4.
Proc Natl Acad Sci U S A ; 118(23)2021 06 08.
Article in English | MEDLINE | ID: covidwho-1238060

ABSTRACT

COVID-19, caused by severe acute respiratory syndrome coronavirus 2 (SARS-CoV-2), has become a global pandemic and has claimed over 2 million lives worldwide. Although the genetic sequences of SARS-CoV and SARS-CoV-2 have high homology, the clinical and pathological characteristics of COVID-19 differ significantly from those of SARS. How and whether SARS-CoV-2 evades (cellular) immune surveillance requires further elucidation. In this study, we show that SARS-CoV-2 infection leads to major histocompability complex class Ι (MHC-Ι) down-regulation both in vitro and in vivo. The viral protein encoded by open reading frame 8 (ORF8) of SARS-CoV-2, which shares the least homology with SARS-CoV among all viral proteins, directly interacts with MHC-Ι molecules and mediates their down-regulation. In ORF8-expressing cells, MHC-Ι molecules are selectively targeted for lysosomal degradation via autophagy. Thus, SARS-CoV-2-infected cells are much less sensitive to lysis by cytotoxic T lymphocytes. Because ORF8 protein impairs the antigen presentation system, inhibition of ORF8 could be a strategy to improve immune surveillance.


Subject(s)
Antigen Presentation , COVID-19/immunology , Down-Regulation/immunology , Histocompatibility Antigens Class I/immunology , Immune Evasion , SARS-CoV-2/immunology , Viral Proteins/immunology , Animals , Autophagy/genetics , Autophagy/immunology , COVID-19/genetics , Chlorocebus aethiops , HEK293 Cells , Histocompatibility Antigens Class I/genetics , Humans , Lysosomes/genetics , Lysosomes/immunology , Lysosomes/virology , Mice , Mice, Transgenic , SARS-CoV-2/genetics , Vero Cells , Viral Proteins/genetics
5.
Anesth Analg ; 131(4): 993-999, 2020 10.
Article in English | MEDLINE | ID: covidwho-760675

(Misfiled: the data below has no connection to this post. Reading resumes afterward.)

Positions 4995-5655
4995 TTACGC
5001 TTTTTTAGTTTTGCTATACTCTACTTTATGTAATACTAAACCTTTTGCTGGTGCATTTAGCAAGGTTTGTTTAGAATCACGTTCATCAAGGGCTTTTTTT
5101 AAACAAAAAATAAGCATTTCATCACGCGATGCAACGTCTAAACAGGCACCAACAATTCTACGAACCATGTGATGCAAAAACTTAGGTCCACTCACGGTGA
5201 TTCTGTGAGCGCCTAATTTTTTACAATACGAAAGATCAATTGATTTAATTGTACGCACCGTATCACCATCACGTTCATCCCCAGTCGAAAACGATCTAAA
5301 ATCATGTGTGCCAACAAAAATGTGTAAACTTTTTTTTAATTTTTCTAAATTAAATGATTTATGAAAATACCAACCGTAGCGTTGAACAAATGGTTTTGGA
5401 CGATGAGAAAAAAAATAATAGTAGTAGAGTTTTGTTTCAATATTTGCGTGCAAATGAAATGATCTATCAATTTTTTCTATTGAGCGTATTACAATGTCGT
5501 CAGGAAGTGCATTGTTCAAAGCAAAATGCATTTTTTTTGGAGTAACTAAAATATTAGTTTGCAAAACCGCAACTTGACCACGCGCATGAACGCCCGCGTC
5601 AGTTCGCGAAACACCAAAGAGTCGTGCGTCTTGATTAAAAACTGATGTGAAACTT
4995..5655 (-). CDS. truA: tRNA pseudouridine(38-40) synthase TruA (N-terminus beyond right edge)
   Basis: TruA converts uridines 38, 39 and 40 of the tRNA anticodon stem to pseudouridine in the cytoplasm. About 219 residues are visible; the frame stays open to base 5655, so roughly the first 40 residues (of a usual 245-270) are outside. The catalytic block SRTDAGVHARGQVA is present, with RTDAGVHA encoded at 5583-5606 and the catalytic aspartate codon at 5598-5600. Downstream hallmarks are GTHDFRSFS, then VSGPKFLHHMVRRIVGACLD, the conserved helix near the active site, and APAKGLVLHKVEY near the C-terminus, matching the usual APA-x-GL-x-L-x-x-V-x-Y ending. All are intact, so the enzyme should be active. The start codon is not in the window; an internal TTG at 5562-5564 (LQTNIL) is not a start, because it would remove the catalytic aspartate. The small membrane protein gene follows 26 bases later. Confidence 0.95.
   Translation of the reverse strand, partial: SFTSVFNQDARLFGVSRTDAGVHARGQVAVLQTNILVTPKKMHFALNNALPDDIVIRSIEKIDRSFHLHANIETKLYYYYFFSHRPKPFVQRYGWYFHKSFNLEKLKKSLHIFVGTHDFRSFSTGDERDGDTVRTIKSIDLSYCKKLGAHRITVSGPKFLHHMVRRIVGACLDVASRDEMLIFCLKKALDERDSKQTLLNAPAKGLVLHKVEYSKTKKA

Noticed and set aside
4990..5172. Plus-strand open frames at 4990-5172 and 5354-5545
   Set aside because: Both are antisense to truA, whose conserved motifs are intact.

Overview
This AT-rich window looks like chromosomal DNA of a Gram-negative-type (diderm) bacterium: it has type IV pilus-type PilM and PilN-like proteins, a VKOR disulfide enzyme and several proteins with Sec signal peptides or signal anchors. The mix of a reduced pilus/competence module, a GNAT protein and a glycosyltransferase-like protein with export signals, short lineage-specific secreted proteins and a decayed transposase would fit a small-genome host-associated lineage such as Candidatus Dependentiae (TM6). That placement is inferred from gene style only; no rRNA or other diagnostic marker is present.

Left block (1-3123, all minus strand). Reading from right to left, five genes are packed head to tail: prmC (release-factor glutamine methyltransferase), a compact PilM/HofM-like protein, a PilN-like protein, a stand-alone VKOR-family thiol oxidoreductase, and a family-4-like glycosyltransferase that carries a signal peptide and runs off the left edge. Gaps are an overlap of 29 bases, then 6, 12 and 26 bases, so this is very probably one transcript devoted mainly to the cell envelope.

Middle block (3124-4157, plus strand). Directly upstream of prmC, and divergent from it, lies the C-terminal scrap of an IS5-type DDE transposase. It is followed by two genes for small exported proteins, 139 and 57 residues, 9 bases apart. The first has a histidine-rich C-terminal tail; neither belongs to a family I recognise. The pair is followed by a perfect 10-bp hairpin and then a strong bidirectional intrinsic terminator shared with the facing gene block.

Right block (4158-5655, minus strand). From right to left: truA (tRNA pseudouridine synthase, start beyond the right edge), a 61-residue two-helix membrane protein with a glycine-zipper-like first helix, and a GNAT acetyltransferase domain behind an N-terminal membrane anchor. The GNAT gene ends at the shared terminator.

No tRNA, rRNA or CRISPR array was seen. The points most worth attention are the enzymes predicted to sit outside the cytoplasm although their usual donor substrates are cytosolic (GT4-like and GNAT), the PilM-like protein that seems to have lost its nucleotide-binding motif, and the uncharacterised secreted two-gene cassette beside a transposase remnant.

ABSTRACT

BACKGROUND: The cellular immune system is of pivotal importance with regard to the response to severe infections. Monocytes/macrophages are considered key immune cells in infections and downregulation of the surface expression of monocytic human leukocyte antigen-DR (mHLA-DR) within the major histocompatibility complex class II reflects a state of immunosuppression, also referred to as injury-associated immunosuppression. As the role of immunosuppression in coronavirus disease 2019 (COVID-19) is currently unclear, we seek to explore the level of mHLA-DR expression in COVID-19 patients. METHODS: In a preliminary prospective monocentric observational study, 16 COVID-19-positive patients (75% male, median age: 68 [interquartile range 59-75]) requiring hospitalization were included. The median Acute Physiology and Chronic Health Evaluation-II (APACHE-II) score in 9 intensive care unit (ICU) patients with acute respiratory failure was 30 (interquartile range 25-32). Standardized quantitative assessment of HLA-DR on monocytes (cluster of differentiation 14+ cells) was performed using calibrated flow cytometry at baseline (ICU/hospital admission) and at days 3 and 5 after ICU admission. Baseline data were compared to hospitalized noncritically ill COVID-19 patients. RESULTS: While normal mHLA-DR expression was observed in all hospitalized noncritically ill patients (n = 7), 89% (8 of 9) critically ill patients with COVID-19-induced acute respiratory failure showed signs of downregulation of mHLA-DR at ICU admission. mHLA-DR expression at admission was significantly lower in critically ill patients (median, [quartiles]: 9280 antibodies/cell [6114, 16,567]) as compared to the noncritically ill patients (30,900 antibodies/cell [26,777, 52,251]), with a median difference of 21,508 antibodies/cell (95% confidence interval [CI], 14,118-42,971), P = .002. Reduced mHLA-DR expression was observed to persist until day 5 after ICU admission. CONCLUSIONS: When compared to noncritically ill hospitalized COVID-19 patients, ICU patients with severe COVID-19 disease showed reduced mHLA-DR expression on circulating CD14+ monocytes at ICU admission, indicating a dysfunctional immune response. This immunosuppressive (monocytic) phenotype remained unchanged over the ensuing days after ICU admission. Strategies aiming for immunomodulation in this population of critically ill patients should be guided by an immune-monitoring program in an effort to determine who might benefit best from a given immunological intervention.


Subject(s)
Coronavirus Infections/immunology , Critical Illness , HLA-DR Antigens/biosynthesis , HLA-DR Antigens/immunology , Immune Tolerance/immunology , Pneumonia, Viral/immunology , APACHE , Aged , Antibodies/analysis , Antibodies/immunology , COVID-19 , Coronavirus Infections/therapy , Critical Care , Down-Regulation/immunology , Female , Humans , Immunotherapy , Lipopolysaccharide Receptors/immunology , Male , Middle Aged , Monocytes/immunology , Pandemics , Pneumonia, Viral/therapy , Prospective Studies , Respiratory Insufficiency/immunology , Respiratory Insufficiency/physiopathology